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What Does It Mean to Be Created “in the Image of God”?

God created mankind in His image, making us special among all that He created. Yet the full meaning of being in the image of God is not widely understood. What does this phrase mean?  

What Does It Mean to Be Created “in the Image of God”?
In his State of the Union address on Feb. 5, 2019, President Donald Trump spoke about the issue of abortion. He said, “Let us work together to build a culture that cherishes innocent life. And let us reaffirm a fundamental truth: all children—born and unborn—are made in the holy image of God.”

The phrase image of God comes from the first chapter of the first book of the Bible. Describing the creation of humankind, God said, “Let Us make man in Our image, according to Our likeness. … So God created man in His own image; in the image of God He created him; male and female He created them” (Genesis 1:26-27).

For a long time, Western civilization generally understood that man was special among all the creation. But this understanding came under attack after Charles Darwin’s theory of evolution. Today many believe man is just a highly evolved animal. But most—even of those who believe the Bible—don’t fully understand what it means to be made in “the image of God.”

What exactly does this phrase mean?

Man: a special creation

In Psalm 8 King David wrote about his awe that a powerful God who created everything would be concerned with tiny human beings. When he looked up and saw the heavens, he saw how small we really are and pondered these thoughts: “When I consider Your heavens [space], the work of Your fingers, the moon and the stars, which You have ordained, what is man that You are mindful of him, and the son of man that You visit him?” (Psalm 8:3-4).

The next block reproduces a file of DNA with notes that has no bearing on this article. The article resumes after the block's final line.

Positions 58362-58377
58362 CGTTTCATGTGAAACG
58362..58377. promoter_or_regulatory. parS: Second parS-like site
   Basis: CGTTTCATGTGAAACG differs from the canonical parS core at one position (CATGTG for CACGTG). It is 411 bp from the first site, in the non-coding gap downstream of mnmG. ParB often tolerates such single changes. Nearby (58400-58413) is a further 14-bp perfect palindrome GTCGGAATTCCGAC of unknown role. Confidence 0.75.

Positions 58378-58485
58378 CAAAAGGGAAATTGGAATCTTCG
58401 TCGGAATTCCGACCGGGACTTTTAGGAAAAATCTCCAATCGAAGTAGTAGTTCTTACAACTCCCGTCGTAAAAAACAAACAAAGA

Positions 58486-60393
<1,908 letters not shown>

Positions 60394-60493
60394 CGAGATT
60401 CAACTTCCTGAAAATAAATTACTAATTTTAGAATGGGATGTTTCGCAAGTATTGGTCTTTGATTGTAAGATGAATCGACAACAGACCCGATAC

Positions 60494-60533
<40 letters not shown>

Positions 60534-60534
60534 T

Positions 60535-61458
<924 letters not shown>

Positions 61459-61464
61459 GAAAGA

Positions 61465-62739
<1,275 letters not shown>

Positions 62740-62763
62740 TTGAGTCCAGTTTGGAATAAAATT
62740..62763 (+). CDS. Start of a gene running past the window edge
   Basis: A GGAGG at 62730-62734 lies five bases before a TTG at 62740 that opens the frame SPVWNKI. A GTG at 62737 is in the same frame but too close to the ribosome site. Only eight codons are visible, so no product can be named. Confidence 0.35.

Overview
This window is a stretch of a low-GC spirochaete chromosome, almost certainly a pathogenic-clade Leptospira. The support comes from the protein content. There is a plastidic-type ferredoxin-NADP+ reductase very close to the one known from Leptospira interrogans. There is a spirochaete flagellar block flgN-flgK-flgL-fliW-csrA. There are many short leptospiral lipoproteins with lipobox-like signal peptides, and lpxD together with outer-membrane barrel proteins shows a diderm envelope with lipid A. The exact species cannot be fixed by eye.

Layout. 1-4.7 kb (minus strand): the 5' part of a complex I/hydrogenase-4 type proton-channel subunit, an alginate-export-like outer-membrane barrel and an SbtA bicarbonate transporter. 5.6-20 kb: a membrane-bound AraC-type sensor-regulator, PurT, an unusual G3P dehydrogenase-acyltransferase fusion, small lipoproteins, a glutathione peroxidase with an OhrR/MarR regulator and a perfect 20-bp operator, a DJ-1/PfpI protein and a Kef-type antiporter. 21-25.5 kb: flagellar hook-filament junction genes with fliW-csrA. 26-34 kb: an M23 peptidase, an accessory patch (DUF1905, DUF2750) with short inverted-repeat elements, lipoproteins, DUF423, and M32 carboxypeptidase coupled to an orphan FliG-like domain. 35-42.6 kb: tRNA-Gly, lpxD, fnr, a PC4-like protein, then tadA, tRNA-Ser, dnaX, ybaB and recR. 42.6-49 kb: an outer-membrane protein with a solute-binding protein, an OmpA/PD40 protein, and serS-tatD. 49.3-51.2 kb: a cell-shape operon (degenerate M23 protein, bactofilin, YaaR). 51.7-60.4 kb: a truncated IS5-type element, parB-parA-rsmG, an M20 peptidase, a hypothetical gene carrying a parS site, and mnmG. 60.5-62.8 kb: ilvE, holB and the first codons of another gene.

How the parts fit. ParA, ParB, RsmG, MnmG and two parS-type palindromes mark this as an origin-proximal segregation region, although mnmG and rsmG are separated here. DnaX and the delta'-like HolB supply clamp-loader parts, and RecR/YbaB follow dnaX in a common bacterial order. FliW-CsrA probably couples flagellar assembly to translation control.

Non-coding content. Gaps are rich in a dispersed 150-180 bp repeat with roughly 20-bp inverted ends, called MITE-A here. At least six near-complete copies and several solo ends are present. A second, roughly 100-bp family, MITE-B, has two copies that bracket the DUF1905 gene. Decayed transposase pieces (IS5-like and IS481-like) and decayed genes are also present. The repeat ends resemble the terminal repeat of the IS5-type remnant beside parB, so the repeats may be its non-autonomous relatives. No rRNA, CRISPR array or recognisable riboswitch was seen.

This passage has even greater meaning today since we have powerful telescopes that peer deeper into the vastness of the universe and see how incredibly immense it really is.

The truth behind being made in “the image of God” answers David’s question.

The Hebrew word translated “image” is tselem, and it essentially means a representation, image or outline. As children are in the “image” of their parents (Genesis 5:3), so we are in the image of God.

We have capabilities that are similar to God’s—but on an extremely limited scale. When we study God’s appearance in the Bible, we discover that He reveals He has arms (Isaiah 40:10), hands (Psalm 110:1), fingers (Exodus 31:18), feet (Exodus 24:10), back (Exodus 33:23), ears (Psalm 88:2), hair (Daniel 7:9), and a face (Exodus 33:11). So our bodies were designed after God’s general form.  

Even more, we have capabilities that are similar to God’s—but on an extremely limited scale. These godlike capabilities truly distinguish man from the animal kingdom. Such capabilities include self-analysis, self-consciousness, ability to contemplate the meaning of life, humor, creativity, appreciation, the ability to design, imagination, abstract reasoning, language and consideration of the spiritual things. The list could go on and on.

Our capabilities exist because of what God has put in us, a spiritual component undetectable to science, which the Bible calls the “spirit in man” (Job 32:8). This spirit imparts the above godlike mental capabilities that set us apart from the rest of creation. Yet there is so much more to the full meaning of being made in God’s image.